MORE INFORMATION: George Washington & Jefferson National Forests 5162 Valleypointe Parkway Roanoke, VA 24019 888-265-0019 540-265-5100
HIGHLIGHTS: The Mount Rogers National Recreation Area (NRA), a part of the George Washington and Jefferson National Forest, covers over 140,000 acres of high mountain lands in southwest Virginia. The high country, the heart of the NRA, contains over 25,000 acres of the highest lands in Virginia, and the Mount Rogers NRA manages approximately 20,000 acres of the high country (while the Grayson Highlands State Park manages the remaining 5,000 acres). The high country consists of three areas which include the Lewis Fork Wilderness, the Little Wilson Creek Wilderness, and the Crest Zone.
The Lewis Fork and Little Wilson Creek Wilderness are two federally designated wildernesses that total about 10,000 acres of primitive backcountry. These two areas are forested in northern hardwoods with red spruce and Fraser Fir at the highest elevations.
The Crest Zone includes the open areas on Brier Ridge, Cabin Ridge, Wilburn Ridge, Stone Mountain, and Pine Mountain which total about 2,000 acres. The views here are spectacular, with rocky ridges and grassy areas. The area was once heavily forested, but heavy logging by private companies during the early 1900’s and wildfires created the balds. The grazing by domestic livestock kept them open, and The USDA Forest Service acquired the property during the 1960’s. Today the balds are kept open through prescribed burning and regulated cattle grazing by private farmers who lease grazing rights. Two herds of free-roaming ponies make their home in the high country, and also help to keep the balds clear. A private association manages the herds, one of which is in Grayson Highlands State Park. The other lives within the Crest Zone of the Mount Rogers National Recreation Area.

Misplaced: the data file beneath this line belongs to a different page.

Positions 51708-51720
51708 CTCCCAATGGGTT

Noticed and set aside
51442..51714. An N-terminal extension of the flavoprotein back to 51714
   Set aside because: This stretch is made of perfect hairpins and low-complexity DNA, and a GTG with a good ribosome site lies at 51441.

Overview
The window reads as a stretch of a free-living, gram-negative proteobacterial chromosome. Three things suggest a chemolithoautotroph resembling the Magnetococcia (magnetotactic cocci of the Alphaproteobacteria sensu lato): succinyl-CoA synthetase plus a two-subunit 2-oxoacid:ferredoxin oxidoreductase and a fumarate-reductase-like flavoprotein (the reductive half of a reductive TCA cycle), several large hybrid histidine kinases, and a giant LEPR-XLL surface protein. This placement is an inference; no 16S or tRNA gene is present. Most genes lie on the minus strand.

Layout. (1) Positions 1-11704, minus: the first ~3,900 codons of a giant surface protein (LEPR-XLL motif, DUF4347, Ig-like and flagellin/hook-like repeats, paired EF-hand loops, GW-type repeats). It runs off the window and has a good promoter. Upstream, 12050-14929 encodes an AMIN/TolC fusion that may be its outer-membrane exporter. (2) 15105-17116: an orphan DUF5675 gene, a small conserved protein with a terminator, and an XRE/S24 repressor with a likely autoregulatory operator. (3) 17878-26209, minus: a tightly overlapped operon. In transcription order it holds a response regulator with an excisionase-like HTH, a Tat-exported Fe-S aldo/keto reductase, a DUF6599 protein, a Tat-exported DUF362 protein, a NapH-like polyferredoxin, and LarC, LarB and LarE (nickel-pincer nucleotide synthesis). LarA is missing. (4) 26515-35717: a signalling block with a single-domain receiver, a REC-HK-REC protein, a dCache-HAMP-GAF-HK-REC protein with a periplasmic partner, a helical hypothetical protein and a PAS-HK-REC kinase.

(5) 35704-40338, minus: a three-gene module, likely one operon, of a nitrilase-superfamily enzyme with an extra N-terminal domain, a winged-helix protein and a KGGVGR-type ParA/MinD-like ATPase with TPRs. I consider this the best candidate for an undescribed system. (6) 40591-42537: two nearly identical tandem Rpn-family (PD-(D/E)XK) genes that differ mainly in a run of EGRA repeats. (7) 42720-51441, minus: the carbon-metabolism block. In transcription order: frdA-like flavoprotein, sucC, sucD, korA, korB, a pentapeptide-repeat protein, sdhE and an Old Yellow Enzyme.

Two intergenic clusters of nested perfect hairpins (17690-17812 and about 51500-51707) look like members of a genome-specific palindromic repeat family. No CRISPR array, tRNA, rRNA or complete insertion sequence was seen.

There are over 400 miles of designated trails on the Mount Rogers National Recreation Area, and they range from primitive single-track paths to old logging roads and railroad grades. Some are for foot only, others allow horse and/or bicycle use. Plan your trip carefully if you are looking for solitude. Trails in the high country as well as the Virginia Creeper and Appalachian Trail are popular destinations, particularly on weekends.
Grayson Highland State Park is more akin to the grasslands of Montana than the typical meadows of Southwestern Virginia. There are magnificent views from the wide open areas in the park and from the numerous rock outcroppings along the trail. Herds of wild ponies roam these lands and are often seen in the area. I’ve hiked this area numerous times, but prefer the loop hikes using the Appalachian and Pine Mountain Trails. We hiked a 12 mile loop in early March and it was still very cold in the higher elevations with snow in some areas. Nonetheless, there were relatively few people on the trails which is unusual for this area.